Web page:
Activision Blizzard claims investigation found no “evidence” of leadership ignoring harassment

Activision Blizzard claims investigation found no "evidence" of leadership ignoring harassment

Activision Blizzard has faced multiple legal challenges, brought on by the California Department of Fair Employment and Housing (DFEH), over its workplace culture and handling of harassment claims. The publisher’s board of directors says it has now concluded its own investigation, and while it acknowledges individual cases of harassment, it says the investigation found no evidence of systemic problems at the leadership level.

“Senior executives at Activision Blizzard responded in a timely manner and with integrity and resolve to improve the workplace,” reads the report. “While there are some substantiated cases of gender-based harassment, those unfortunate circumstances do not support the conclusion that Activision’s senior management or the Board were aware of and condoned gender-based harassment or that there was ever a systemic problem with harassment, discrimination or retaliation.”

Specifically, the report says there is “no evidence” that top executives intentionally ignored or downplayed reported gender-based harassment, withheld information from the Board, or that the Board itself ignored or downplayed harassment. He concludes that the criticism of top executives “as insensitive to labor issues has no merit.”

The report also cites an independent review by Gilbert Casellas, former EEOC chairman and authority on workplace bullying. Casellas reviewed data and reports from September 1, 2016 to December 31, 2021. “Mr. Casellas concluded that there was no pervasive bullying, pattern or practice of bullying, or systemic bullying at Activision Blizzard or any of its its business units during that period. term,” the report states. “Mr. Casellas further concluded that based on the volume of reports, the amount of misconduct reflected is comparatively low for a company the size of Activision Blizzard.”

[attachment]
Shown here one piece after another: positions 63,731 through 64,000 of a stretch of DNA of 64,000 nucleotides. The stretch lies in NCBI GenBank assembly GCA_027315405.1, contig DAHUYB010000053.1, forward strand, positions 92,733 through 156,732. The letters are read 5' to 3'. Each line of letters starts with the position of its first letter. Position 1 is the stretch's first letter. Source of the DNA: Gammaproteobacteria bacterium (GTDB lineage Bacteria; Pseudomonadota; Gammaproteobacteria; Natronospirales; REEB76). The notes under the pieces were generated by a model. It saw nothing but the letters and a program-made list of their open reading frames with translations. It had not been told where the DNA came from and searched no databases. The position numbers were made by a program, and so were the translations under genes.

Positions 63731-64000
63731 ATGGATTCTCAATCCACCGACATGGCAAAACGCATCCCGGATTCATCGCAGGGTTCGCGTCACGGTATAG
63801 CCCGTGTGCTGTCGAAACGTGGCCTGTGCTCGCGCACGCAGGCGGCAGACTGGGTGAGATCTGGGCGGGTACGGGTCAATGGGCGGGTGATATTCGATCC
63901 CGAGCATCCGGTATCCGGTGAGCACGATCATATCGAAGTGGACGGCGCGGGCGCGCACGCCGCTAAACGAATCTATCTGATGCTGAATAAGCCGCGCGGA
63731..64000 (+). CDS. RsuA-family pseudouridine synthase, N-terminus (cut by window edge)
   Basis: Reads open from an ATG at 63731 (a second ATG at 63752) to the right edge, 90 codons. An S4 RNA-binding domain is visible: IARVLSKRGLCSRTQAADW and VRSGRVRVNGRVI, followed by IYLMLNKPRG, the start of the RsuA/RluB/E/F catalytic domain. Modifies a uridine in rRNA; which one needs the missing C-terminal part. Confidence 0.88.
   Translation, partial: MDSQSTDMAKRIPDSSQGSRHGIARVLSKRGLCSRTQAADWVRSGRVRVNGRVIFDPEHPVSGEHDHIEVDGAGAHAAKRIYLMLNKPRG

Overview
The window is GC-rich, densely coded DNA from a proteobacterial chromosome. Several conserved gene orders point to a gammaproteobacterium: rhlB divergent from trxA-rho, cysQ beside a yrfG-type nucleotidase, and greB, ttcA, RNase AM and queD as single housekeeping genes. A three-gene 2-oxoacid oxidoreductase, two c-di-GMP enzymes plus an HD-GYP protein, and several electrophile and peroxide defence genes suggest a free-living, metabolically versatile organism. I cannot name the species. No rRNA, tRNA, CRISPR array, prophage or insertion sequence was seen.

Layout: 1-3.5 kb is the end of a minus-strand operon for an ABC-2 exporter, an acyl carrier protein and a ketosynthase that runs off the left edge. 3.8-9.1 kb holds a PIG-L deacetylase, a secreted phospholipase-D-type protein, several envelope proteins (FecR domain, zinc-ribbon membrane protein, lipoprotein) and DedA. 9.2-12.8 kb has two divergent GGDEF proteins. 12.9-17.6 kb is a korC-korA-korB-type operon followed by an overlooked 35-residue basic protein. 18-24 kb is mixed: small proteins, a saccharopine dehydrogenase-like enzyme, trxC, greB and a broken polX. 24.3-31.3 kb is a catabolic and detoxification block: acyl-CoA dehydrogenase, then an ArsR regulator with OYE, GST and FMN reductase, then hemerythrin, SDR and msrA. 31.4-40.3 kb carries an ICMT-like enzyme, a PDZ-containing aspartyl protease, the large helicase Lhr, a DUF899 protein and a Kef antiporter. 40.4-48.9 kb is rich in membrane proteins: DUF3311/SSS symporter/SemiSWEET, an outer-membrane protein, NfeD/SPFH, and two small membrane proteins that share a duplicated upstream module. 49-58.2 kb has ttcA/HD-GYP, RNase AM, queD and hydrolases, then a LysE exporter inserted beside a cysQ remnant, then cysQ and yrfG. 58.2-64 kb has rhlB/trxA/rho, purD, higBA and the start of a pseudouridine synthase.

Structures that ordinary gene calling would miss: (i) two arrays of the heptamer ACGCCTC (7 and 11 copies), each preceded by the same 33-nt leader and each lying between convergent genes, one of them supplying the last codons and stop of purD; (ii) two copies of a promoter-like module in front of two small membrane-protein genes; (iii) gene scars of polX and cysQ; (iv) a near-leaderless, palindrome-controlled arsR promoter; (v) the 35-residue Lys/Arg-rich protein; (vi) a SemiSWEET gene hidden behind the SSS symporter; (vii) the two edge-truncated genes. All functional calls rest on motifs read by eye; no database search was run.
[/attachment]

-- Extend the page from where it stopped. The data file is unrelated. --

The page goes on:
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The report concludes by stating that their agreement with the EEOC is available for employees to file claims, and all claims are made directly through the EEOC. It suggests that the media has also unfairly attacked the company.

“We recognize that none of these improvements can change the past of those who experienced inappropriate conduct in the workplace,” he says. “Over the years, the company has appropriately disciplined and discharged employees to ensure that our practices align with our policies. There simply is no place at Activision Blizzard for anyone who does not practice our corporate value of providing a safe workplace. safe, inclusive and welcoming that serves as a model for our industry.

It also ends on a note that looks to the future. “We understand that moving forward includes addressing issues from the past. The EEOC’s consent decree, with transparency, enhanced mental health benefits for any victim of stalking (regardless of where they were employed when those events occurred), as well as the compensation provides, it’s just part of that effort.

This may not satisfy the suspicions that follow the company, given that it is the conclusion of investigations that were driven by Activision itself. It is also unknown how or if this report could affect ongoing lawsuits against Activision, as the California DFEH lawsuit is still ongoing. The Securities Exchange Commission also launched its own investigation in September. This all comes as Microsoft looks to finalize its acquisition of Activision Blizzard.

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